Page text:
“We tried eight wines on Tuesday, which was a leaf day and then the same wines again on Thursday, which was a fruit day. And it was totally conclusive.
“It wasn’t that the wine tasted bad on the Tuesday but it was much more expressive on the Thursday. It was more exuberant and on-song. It was like the heavens opened, the clouds parted and the wine just expressed itself.”
Wow, didn’t they do a great job trying to isolate variables? And didn’t they go through rigorous double blind proceedure? And isn’t that just the most objective way to measure this?
The article finally gives the last word to an expert who actually seems to know a thing or two about science and sums this up in better words than I think I could manage:
But Jamie Goode, a wine scientist and author of online magazine wineanorak, thinks too much is made of planetary alignments and the lunar calendar.
“But I’m not going to say it’s absolute nonsense. Wine tastes different on different days but the differences are not that huge and the differences are more about atmospheric pressure.
“And we are part of the equation when it comes to tasting wine. We are not measuring devices. The taste of the wine is something we generate in response to the wine.”
People taste wine with expectations, and part of that could be the knowledge that it is a “good” day for wine, he says. Mood also influences
Don’t get me wrong. I always enjoy reading about a new pseudoscience. It gives me some amount of mental exercise in skepticism. I can’t tell you how much of this was tongue-in-cheek, but this definitely comes across more as astrology than astronomy.
While reading my biology textbook (Campbell-Reece, 6th edition), I found this useful description of how molecular systematics is making taxonomy a dynamic field. I thought I’d share it on here so that people can refer it to the next creationist or post-modernist that you meet who attempts to claim that science is completely useless because it’s something-scientists-believed-was-true-fifty-years-ago-is-different-now:
As emerging technologies such as molecular biology and fresh approaches such as cladistics produce new data or stimulate scientists to reconsider old data, hypotheses sometimes bend or even break under the pressure of the closer scrutiny. New hypotheses or refinements of the old ones represent the latest versions of what we understand about nature based on the best available evidence. And evidence is the key word in this disclaimer that even our most cherished ideas in science are probationary. Science is partly distinguished from other ways of knowing because its ideas can be falsified through testing with experiments or observation. The more testing a hypothesis withstands, the more credible it becomes.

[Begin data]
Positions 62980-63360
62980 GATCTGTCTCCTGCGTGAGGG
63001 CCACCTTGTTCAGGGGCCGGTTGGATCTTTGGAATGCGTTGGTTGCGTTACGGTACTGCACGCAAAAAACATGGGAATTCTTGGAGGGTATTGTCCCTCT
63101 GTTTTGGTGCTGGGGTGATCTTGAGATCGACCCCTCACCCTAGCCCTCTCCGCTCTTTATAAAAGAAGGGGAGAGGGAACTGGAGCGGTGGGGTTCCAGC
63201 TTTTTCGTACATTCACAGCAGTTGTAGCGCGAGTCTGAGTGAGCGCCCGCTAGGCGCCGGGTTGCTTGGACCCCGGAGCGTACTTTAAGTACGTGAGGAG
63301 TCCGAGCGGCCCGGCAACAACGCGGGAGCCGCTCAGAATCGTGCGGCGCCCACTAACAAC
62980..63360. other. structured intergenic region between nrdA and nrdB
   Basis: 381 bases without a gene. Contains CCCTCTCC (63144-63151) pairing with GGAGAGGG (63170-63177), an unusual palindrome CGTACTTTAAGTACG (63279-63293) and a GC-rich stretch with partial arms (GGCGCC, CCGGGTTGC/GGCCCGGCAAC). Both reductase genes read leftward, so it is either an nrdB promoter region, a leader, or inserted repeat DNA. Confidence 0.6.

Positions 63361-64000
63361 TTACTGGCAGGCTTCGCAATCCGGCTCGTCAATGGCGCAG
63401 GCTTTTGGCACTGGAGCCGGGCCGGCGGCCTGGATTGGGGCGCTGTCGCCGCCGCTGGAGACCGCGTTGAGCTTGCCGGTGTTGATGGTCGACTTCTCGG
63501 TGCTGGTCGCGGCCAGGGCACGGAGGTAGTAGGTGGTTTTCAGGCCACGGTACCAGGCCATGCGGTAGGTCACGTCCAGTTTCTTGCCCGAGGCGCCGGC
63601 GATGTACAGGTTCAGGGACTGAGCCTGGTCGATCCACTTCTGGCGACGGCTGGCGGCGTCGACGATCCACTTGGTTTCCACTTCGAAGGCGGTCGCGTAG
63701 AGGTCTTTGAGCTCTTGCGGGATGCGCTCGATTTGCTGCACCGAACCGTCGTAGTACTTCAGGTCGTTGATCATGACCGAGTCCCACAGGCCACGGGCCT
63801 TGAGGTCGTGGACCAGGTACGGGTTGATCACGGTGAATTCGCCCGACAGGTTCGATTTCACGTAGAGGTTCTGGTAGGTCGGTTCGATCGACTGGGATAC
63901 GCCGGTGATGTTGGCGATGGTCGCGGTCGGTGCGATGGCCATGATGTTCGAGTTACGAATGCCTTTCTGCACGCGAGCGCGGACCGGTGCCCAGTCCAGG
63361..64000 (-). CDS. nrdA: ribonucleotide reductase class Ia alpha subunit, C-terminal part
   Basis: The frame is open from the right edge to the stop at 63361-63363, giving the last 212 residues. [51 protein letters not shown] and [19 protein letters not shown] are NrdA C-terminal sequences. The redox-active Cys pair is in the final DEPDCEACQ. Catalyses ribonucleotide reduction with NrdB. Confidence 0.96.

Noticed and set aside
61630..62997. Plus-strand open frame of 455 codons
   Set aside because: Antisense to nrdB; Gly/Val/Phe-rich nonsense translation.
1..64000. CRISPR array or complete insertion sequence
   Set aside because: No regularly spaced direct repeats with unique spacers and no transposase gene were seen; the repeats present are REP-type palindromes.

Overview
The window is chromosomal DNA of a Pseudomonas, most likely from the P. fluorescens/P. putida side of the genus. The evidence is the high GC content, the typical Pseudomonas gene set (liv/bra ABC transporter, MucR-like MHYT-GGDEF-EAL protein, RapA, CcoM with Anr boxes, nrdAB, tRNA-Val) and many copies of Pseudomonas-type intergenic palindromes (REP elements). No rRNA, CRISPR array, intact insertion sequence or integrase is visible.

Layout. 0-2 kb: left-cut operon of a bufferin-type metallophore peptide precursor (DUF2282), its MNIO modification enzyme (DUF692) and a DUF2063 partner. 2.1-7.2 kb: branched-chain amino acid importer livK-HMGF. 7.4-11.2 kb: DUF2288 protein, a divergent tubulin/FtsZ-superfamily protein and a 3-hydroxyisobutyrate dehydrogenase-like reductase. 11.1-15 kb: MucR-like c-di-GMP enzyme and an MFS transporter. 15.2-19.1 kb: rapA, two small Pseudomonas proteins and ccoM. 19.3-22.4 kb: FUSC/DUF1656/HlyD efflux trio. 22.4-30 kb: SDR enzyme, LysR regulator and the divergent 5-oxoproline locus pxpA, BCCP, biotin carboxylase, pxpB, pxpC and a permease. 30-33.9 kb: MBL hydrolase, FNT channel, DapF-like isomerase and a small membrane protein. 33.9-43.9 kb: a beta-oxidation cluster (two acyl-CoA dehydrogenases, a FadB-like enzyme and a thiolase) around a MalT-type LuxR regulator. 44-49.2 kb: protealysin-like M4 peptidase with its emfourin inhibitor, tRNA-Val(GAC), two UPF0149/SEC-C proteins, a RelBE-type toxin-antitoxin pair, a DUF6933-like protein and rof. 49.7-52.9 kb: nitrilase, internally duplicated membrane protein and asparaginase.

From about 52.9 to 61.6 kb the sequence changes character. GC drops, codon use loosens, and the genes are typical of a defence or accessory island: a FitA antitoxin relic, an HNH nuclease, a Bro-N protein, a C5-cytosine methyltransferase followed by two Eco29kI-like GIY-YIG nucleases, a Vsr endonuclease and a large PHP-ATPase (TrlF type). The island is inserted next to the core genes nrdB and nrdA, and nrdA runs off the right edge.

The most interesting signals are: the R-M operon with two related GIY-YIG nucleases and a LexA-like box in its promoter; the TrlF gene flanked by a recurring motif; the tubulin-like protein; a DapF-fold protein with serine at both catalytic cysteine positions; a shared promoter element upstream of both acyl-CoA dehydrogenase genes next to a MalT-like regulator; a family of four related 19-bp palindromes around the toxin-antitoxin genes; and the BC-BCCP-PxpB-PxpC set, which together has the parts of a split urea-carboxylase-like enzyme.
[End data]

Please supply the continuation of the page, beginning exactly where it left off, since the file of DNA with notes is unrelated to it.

I think that it should be inexcusable for anyone to not understand this when challenging well-demonstrated “theories”. Evidence, evidence, evidence my friends.
Somebody explain this to me…
Is the kid giving me a death threat for being a non-Christian, or is the kid killing people because he’s a non-Christian?
The latter would make more sense. Answers in Genesis can’t be stupid enough to put out a mass death threat to all non-Christians. Then again, it’s Answers in Genesis we’re talking about. I should probably go with the interpretation that makes the least sense.
And someone explain this other one to me…
Forcibly converting everybody to fundie Christianity = stopping prejudice?
God damn it. What happened to the Answers in Genesis I used to love where I could just laugh at them uncontrollably? Now they’re just confusing.
I want my old Answers in Genesis back!
Because APOD = Sciencegasm.
For those unfamiliar with the terminology I just made up out of thin air, sciencegasm is that feeling you get when you realise “OMFSM WTF I had no clue that the universe could do that sort of thing”.
So, yeah. Here’s a few recent stuff from APOD that is awesome. Click on the images to get to the descriptions.
We’re part of this information field… consciousness… it’s like a property of the continuum… it’s like the old physical physicist’s concept of the ether. It permeates everything.
Because that’s how science is done!
Nobody can really say but that model in some ways appeals more to me.
Because that’s how science is done!
Points I can’t disagree with even though I’ve as of yet never done drugs:
- Drugs can sometimes enhance creative ability.
- We are all, in a sense, “one” with the universe.
- Psychedelics = subjective super happy fun time!
I’ll leave you guys to think whatever you want about their shamanism and their relativism.
So, for an extra-credit assignment after reading Chaucer’s Canterbury Tales in my humanities class, we were told to write something in the style of Chaucer, couplets and all. After showing it to the Atheist Blogger he told me that he loved it and to put it on my blog…so I am.
Oh, and I totally stole the character name of Mary Malone from His Dark Materials because I’m just that uncreative.
And, after you’re done reading, you might want to check out the segment with me on the new Mindcore podcast. You know you want to because Rodrigo is awesome and I once cited him in a paper I wrote for world history. Continue reading »